If you happen to be Polish, you’ll be aware that 11th November is Poland’s National Independence Day. By the end of the eighteenth century Poland had been divided up between Austria, Prussia and Russia and subsequently disappeared off the map of Europe. Over the years, the Poles struggled to keep their identity despite the fact that in the Russian district they were not even allowed to speak their own language. Polish independence is closely connected with the end of the World War I and was officially announced in 1918 though their troubles were far from over.
“So what’s all this got to do with music?” I hear you muttering. Well, the reason is that in 1919 the first Prime Minister of independent Poland was a musician. He was also the Minister of Foreign Affairs and Poland’s representative to the League of Nations. I refer of course, to the charismatic Ignacy Jan Paderewski who was a successful composer and a brilliant pianist. The previous years had seen him give concerts throughout Europe and over a hundred concerts in both the USA and Canada.
During the First World War, with the help of US President Wilson and Herbert Hoover, he raised millions of dollars of American aid for Polish war casualties. Later, as the representative of Poland he signed the Versailles Treaty which restored Polish sovereignty after more than a hundred and twenty years. However, after ten months of being Prime Minister he abruptly ended his successful political career and returned to music.
Today, Paderewski would be called a superstar. His brilliant playing created a sensation at every concert and his name was synonymous with the highest level of piano virtuosity. He’s one of the few classical composers who are represented on the Hollywood Walk of Fame. Incidentally, it was Paderewski who said, “If I miss one day of practice, I notice it. If I miss two days, the critics notice it. If I miss three days, the audience notices it.”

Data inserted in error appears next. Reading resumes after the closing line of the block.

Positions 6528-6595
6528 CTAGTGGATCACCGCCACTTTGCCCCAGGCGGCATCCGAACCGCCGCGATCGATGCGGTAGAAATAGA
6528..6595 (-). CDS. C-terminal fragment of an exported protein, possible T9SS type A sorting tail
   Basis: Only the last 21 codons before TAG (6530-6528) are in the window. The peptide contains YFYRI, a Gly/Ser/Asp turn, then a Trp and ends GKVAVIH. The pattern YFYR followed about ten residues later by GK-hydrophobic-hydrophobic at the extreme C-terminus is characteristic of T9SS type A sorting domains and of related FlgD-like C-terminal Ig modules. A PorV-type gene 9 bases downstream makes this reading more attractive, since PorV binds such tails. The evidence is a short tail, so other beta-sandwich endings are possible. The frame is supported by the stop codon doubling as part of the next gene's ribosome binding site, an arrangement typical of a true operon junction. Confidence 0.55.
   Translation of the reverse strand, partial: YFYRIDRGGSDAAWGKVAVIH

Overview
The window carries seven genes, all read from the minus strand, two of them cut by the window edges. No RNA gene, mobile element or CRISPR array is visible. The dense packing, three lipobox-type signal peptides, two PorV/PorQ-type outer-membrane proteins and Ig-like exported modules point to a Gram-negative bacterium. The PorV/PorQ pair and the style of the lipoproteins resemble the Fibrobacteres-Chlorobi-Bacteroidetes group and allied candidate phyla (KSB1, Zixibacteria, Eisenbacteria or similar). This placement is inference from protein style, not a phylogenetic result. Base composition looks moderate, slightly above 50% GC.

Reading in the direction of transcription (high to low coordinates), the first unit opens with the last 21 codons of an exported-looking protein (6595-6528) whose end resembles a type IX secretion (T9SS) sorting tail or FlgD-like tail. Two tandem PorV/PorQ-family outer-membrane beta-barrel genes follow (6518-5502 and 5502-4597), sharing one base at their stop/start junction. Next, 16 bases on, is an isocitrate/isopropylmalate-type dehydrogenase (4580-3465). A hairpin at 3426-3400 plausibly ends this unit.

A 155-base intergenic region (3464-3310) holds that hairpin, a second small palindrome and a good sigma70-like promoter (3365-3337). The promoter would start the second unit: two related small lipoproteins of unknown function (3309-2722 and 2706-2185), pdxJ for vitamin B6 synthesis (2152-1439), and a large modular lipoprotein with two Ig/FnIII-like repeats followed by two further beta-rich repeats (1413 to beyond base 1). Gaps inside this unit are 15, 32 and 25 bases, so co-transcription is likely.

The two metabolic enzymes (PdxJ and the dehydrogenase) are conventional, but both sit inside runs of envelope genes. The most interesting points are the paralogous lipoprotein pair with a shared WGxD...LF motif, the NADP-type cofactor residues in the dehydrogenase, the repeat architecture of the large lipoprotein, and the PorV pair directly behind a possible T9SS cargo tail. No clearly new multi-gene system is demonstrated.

Paderewski composed this sparkling concerto in his apartment in Vienna when he was about twenty-eight. It was 1888, the same year as his triumphant debuts in Vienna, Paris and London. It’s an exuberant work influenced by the music of Liszt and Saint-Saëns and remarkably mature, showing a wealth of melodic imagination. When Paderewski was in Paris, he took the completed score to Camille Saint-Saëns for an expert opinion. The older composer was evidently enthusiastic.
After a lively and virtuosic opening movement, there’s a gentle, lyrical slow movement with ravishing harmonies and it’s not difficult to see why Saint-Saëns was so impressed. Look out for the magic moment in the bustling last movement when the wind instruments play a beautiful hymn-like melody.
I suppose when most people think of Polish music, they think of Chopin. Surprisingly this concerto owes little to Chopin but demonstrates that Paderewski should be heard more often. He really should be considered in the same league as his “big three” compatriots Wieniawski, Szymanowski and Lutos³awski.
We don’t hear much music by Tadeusz Baird either. His parents were Scottish immigrants which is why his surname doesn’t sound especially Polish. From 1977 onwards he was a professor at the Warsaw Academy of Music and was also on the staff of the Berlin Academie der Künste. He wrote music for the cinema and theatre as well as a lot of chamber music and four large symphonies.
You might know the name Colas Breugnon from an overture by Dmitry Kabalevsky. Colas Breugnon is the main character in a 1919 novel by Romain Rolland which described rural life in Burgundy three hundred years ago. Both Kabalevsky and Baird based their music on the novel. The Baird work dates from 1951 and takes the form of a six-movement suite “in the old style” scored for flute and strings. It contains some lovely writing and some wistful and delicate slow movements in which the rich harmonies might remind you of Barber’s Adagio for Strings. The remaining movements are charming and dance-like and make for delightful listening.
Capella Bydgostiensis is one of the leading professional chamber orchestras in Poland and performs a wide range of repertoire from the early Baroque to the most recent works of the twenty-first century.
Oh yes, going back to Paderewski, there’s an interesting wine connection. Just before World War 1, Paderewski bought a 2,000-acre property – Rancho San Ignacio near Paso Robles in the Central Coast area of California. He later planted Zinfandel vines there and when they matured the wine was produced at the nearby York Mountain Winery. It remains one of the best-known wineries between Los Angeles and San Francisco.